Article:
How an African Film Festival opened my eyes

Attending events alone is something I’m used to ever since I started taking my journalism seriously 7 years ago. As an introvert, that’s a blessing too. I am used to going with friends and family, but with conflicting schedules and life, that had become increasingly difficult. I’d often miss events I would have loved to attend. However, I became more adventurous and I have attended some truly incredible events over the years. The Black Market and Film Festival (BMFF) is one such event.

Colourful. Vibrant. Educational. These are just some of the many descriptive words I could use to reference this event. The sights and sounds (and wonderful smells of food and products intermingling) were a treat for the eyes and ears.

There were many things to highlight from the stalls and the markets (I’ll go through what I purchased in a separate article on my website) but it was the films that drew me. Particularly the film Mama Rwanda. As I have mentioned in the past, I was born in the Democratic Republic of Congo and I am from Rwanda and was fortunate enough to escape the genocide with my family. I grew up in South Africa from the age of 6 and I loved every second, never having felt the effects of apartheid despite moving there in 1994.

I, falsely, believed that what we were taught in history was all that we needed to know. I was young. I was naïve. I learned today at the BMFF that despite being nearly 30 I still had a lot to learn. I will be systematically releasing the full reviews of each film so keep an eye out for them on my social media channels. I will also link to them below.

The list of movies that I saw are:

Mama Rwanda


Ota Benga: Human At The Zoo

Mama Rwanda was about my beloved home country. I am always apprehensive about movies about Rwanda as they often focus on one of the worst 100 days in our history – the genocide of 1994. We are, however, more than our genocide. We are top in the world for the most women in parliament – 64.5%. We are one of the best for coffee and long ago left behind our divisions during our forgiveness tribunals. Thank you Laura Waters Hinson for showing us that in this powerful film.

Next up was Profiled. A frightening and sobering look at the unfortunate and very present racial profiling of both our past and present. For people of colour. Director Kathleen Foster doesn’t set out to anger us but I found myself getting both increasingly angry and upset as the documentary continued. I hadn’t realised how many deaths there have been over the years. That Eric Garner is just one of many many thousand lost lives, often unarmed, often innocent. Rendering my Dear White People letter more poignant than ever. To draw parallels with what has been happening today only saddened me more as I realised just how much of an uphill battle this must be for some communities and families. No longer could I say I didn’t know.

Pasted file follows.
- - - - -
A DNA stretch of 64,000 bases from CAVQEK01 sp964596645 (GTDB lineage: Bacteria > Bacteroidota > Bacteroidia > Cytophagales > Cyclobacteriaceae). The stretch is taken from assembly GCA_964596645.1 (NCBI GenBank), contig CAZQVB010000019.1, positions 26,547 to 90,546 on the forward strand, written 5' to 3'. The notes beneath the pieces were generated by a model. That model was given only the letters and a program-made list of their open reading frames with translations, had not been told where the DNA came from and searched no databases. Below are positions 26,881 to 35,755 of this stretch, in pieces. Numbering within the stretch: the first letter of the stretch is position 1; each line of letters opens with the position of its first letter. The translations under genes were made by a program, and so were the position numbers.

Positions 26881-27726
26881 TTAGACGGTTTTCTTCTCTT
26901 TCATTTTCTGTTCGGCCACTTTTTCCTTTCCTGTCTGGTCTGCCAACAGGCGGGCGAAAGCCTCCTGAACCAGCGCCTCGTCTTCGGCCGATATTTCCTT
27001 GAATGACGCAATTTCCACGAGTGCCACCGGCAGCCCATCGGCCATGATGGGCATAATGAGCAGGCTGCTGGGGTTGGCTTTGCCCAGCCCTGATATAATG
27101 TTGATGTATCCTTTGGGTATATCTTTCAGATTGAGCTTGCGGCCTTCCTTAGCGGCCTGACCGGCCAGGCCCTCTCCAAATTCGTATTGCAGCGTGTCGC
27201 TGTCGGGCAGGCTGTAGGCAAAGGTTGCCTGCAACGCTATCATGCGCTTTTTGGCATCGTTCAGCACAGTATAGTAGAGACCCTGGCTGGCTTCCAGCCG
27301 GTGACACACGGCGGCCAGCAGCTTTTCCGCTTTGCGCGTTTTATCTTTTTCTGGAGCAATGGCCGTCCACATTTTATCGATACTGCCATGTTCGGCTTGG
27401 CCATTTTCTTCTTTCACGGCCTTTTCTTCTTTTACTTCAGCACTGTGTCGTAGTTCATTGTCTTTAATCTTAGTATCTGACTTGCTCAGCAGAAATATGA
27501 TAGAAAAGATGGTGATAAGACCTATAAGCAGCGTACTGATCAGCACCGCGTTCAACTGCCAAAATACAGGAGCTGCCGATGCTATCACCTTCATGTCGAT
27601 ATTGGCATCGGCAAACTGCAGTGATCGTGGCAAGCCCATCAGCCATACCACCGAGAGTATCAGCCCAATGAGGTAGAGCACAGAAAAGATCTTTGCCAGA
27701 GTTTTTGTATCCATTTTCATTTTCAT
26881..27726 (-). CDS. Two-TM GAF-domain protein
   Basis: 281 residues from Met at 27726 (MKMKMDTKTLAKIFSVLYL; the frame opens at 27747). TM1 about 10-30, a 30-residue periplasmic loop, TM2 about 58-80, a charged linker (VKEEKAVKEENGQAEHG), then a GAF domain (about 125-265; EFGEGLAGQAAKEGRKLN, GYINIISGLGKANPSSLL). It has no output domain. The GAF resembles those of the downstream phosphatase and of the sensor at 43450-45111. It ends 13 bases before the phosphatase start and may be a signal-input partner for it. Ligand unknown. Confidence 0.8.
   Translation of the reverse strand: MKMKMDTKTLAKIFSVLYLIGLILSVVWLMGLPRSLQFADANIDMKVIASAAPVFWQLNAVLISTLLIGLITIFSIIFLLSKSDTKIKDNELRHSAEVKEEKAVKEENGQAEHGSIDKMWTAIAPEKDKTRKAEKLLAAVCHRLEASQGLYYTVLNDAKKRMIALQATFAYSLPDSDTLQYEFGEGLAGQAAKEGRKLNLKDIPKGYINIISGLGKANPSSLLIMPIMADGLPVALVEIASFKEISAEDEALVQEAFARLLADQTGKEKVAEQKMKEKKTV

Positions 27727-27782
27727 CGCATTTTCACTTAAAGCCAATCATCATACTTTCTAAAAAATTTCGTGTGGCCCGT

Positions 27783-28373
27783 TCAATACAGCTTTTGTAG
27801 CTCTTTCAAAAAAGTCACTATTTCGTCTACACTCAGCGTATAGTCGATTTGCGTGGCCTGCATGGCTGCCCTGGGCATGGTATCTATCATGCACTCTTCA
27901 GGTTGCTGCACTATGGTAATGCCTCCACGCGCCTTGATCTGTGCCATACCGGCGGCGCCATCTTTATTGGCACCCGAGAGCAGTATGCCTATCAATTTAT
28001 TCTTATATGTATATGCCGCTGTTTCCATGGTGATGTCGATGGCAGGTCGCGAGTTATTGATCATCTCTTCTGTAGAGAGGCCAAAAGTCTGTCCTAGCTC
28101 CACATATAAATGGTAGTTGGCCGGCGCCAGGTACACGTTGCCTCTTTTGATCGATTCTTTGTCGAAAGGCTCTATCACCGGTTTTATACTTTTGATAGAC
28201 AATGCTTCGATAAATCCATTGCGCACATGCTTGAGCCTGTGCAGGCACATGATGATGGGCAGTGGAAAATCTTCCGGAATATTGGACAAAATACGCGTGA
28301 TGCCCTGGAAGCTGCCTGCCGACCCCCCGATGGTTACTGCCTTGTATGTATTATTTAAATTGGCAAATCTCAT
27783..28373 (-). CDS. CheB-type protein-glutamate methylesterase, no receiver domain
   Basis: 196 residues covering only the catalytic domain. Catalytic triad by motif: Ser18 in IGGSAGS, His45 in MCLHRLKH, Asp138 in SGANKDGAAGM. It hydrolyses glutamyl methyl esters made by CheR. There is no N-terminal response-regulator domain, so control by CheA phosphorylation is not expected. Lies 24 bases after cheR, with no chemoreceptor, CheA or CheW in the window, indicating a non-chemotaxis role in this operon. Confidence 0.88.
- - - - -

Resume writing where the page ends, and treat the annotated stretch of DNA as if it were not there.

By this point, I was running out of tissues and grateful that I didn’t wear makeup. I distracted myself with assisting organiser Charmaine Simpson with some projection issues. That alone ebbed the tears, or so I thought.

The next film broke my heart, rendered me speechless and unable to control my tears and quiet sobbing. Ota Benga: Human At The Zoo. Many know the history. Many know the name. I sadly did not. I grew up in Congo before moving to South Africa and this was not something I was ever taught. A young man was taken from his family (not far from where I was born) and his village and placed in various American museums and ultimately a zoo. Yes, that’s right, A ZOO. As the film unfolded and various reputable professors and anthropologists shared this story, I grew more and more horrified. Horrified that this is part of our legacy as humans. Horrified that this is part of my history, my people, my home. I know with the news these days and some awful historical moments, that I shouldn’t be shocked. But over 100 years later, I sat in a darkened theatre in North London, overwhelmed with sadness, intense pain and disbelief that this was what had actually happened.

On Saturday, my eyes were opened. I knew a lot already through my self investigations and studies but clearly there are gaps I have to fill. I have left armed with knowledge, business cards, websites and beautiful products. Were my wallet bottomless I may have left with the entire contents of the market in my already burgeoning backpack. I highly recommend finding out when the next film screenings are and study days and speaking to many of the vendors. Products that not only remind us and proudly display our heritage but that aims to educate so that we never forget. Not to make others feel guilty about but to make sure we never repeat those same mistakes again.

Thank you Black History Studies – it was a day I will never forget.

Did you attend the event or have you seen any of the films or heard the stories? Your turn on the soapbox in 3, 2, 1.

One clap, two clap, three clap, forty?

By clapping more or less, you can signal to us which stories really stand out.